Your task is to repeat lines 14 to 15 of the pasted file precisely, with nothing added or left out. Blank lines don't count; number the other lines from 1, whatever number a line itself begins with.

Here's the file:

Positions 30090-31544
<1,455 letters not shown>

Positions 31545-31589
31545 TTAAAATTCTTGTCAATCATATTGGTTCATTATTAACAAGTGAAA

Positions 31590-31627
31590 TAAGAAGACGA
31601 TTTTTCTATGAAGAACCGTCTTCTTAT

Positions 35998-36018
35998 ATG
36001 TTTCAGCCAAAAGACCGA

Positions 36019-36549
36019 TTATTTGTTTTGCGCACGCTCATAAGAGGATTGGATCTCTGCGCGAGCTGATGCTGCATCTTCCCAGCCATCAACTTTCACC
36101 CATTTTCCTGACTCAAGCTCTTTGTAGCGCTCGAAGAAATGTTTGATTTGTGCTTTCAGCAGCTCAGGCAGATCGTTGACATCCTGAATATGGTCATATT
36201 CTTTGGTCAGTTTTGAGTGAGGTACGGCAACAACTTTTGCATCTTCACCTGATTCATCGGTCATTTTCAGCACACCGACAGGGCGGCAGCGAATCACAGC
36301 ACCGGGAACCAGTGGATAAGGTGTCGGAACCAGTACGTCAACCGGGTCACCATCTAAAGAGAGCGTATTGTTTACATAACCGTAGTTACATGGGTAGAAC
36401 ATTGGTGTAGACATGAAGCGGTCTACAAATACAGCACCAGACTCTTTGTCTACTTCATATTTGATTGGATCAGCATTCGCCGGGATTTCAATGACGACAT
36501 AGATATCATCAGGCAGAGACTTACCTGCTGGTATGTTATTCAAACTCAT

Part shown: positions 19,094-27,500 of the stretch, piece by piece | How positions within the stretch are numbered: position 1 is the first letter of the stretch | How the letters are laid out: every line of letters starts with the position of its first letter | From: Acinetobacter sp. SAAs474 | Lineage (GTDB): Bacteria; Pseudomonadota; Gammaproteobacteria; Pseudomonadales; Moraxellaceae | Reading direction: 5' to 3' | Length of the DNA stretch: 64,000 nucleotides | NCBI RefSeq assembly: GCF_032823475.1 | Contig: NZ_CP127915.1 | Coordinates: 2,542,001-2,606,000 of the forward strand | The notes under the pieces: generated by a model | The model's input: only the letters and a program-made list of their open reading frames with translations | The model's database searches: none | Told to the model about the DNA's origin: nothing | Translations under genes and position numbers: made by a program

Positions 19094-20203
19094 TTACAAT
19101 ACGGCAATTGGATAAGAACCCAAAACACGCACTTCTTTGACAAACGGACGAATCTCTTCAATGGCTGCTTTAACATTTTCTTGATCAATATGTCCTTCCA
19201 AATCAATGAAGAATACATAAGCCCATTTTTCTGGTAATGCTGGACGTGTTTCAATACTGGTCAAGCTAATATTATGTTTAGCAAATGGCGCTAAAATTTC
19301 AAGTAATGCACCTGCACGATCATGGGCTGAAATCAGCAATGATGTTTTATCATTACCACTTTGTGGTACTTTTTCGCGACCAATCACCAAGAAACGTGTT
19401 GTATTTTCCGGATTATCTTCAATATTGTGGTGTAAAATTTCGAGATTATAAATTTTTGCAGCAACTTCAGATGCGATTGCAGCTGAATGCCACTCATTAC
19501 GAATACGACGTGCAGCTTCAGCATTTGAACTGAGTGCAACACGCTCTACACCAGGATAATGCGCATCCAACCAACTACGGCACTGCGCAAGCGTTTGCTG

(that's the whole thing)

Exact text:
36201 CTTTGGTCAGTTTTGAGTGAGGTACGGCAACAACTTTTGCATCTTCACCTGATTCATCGGTCATTTTCAGCACACCGACAGGGCGGCAGCGAATCACAGC
36301 ACCGGGAACCAGTGGATAAGGTGTCGGAACCAGTACGTCAACCGGGTCACCATCTAAAGAGAGCGTATTGTTTACATAACCGTAGTTACATGGGTAGAAC